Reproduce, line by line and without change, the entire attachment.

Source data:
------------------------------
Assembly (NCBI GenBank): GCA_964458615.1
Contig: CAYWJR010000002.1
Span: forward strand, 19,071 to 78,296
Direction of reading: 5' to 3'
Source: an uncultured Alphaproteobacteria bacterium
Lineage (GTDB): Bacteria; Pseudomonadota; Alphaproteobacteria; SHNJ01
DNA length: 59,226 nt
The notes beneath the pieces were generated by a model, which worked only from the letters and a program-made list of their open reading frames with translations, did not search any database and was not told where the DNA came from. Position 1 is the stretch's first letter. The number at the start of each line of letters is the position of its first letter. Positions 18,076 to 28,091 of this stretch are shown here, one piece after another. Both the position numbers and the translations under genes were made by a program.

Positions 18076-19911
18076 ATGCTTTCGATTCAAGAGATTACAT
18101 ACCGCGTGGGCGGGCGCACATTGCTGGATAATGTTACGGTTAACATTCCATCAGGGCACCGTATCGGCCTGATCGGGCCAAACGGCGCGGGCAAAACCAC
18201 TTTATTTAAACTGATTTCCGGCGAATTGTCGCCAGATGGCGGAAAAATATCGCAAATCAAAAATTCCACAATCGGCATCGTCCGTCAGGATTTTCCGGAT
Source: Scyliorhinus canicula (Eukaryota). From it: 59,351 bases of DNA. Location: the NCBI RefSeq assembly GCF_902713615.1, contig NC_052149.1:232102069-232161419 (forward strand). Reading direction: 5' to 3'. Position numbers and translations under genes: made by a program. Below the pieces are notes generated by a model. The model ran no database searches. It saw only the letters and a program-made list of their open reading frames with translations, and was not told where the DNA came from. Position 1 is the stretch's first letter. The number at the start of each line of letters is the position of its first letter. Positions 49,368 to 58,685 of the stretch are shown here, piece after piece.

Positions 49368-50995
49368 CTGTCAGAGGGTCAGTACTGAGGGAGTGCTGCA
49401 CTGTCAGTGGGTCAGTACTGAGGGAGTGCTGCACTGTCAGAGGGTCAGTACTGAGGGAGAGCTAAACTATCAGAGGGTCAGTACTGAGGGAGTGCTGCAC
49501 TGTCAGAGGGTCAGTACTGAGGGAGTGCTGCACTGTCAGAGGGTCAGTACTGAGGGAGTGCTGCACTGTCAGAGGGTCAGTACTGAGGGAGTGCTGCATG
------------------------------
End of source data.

Assembly (NCBI GenBank): GCA_964458615.1
Contig: CAYWJR010000002.1
Span: forward strand, 19,071 to 78,296
Direction of reading: 5' to 3'
Source: an uncultured Alphaproteobacteria bacterium
Lineage (GTDB): Bacteria; Pseudomonadota; Alphaproteobacteria; SHNJ01
DNA length: 59,226 nt
The notes beneath the pieces were generated by a model, which worked only from the letters and a program-made list of their open reading frames with translations, did not search any database and was not told where the DNA came from. Position 1 is the stretch's first letter. The number at the start of each line of letters is the position of its first letter. Positions 18,076 to 28,091 of this stretch are shown here, one piece after another. Both the position numbers and the translations under genes were made by a program.

Positions 18076-19911
18076 ATGCTTTCGATTCAAGAGATTACAT
18101 ACCGCGTGGGCGGGCGCACATTGCTGGATAATGTTACGGTTAACATTCCATCAGGGCACCGTATCGGCCTGATCGGGCCAAACGGCGCGGGCAAAACCAC
18201 TTTATTTAAACTGATTTCCGGCGAATTGTCGCCAGATGGCGGAAAAATATCGCAAATCAAAAATTCCACAATCGGCATCGTCCGTCAGGATTTTCCGGAT
Source: Scyliorhinus canicula (Eukaryota). From it: 59,351 bases of DNA. Location: the NCBI RefSeq assembly GCF_902713615.1, contig NC_052149.1:232102069-232161419 (forward strand). Reading direction: 5' to 3'. Position numbers and translations under genes: made by a program. Below the pieces are notes generated by a model. The model ran no database searches. It saw only the letters and a program-made list of their open reading frames with translations, and was not told where the DNA came from. Position 1 is the stretch's first letter. The number at the start of each line of letters is the position of its first letter. Positions 49,368 to 58,685 of the stretch are shown here, piece after piece.

Positions 49368-50995
49368 CTGTCAGAGGGTCAGTACTGAGGGAGTGCTGCA
49401 CTGTCAGTGGGTCAGTACTGAGGGAGTGCTGCACTGTCAGAGGGTCAGTACTGAGGGAGAGCTAAACTATCAGAGGGTCAGTACTGAGGGAGTGCTGCAC
49501 TGTCAGAGGGTCAGTACTGAGGGAGTGCTGCACTGTCAGAGGGTCAGTACTGAGGGAGTGCTGCACTGTCAGAGGGTCAGTACTGAGGGAGTGCTGCATG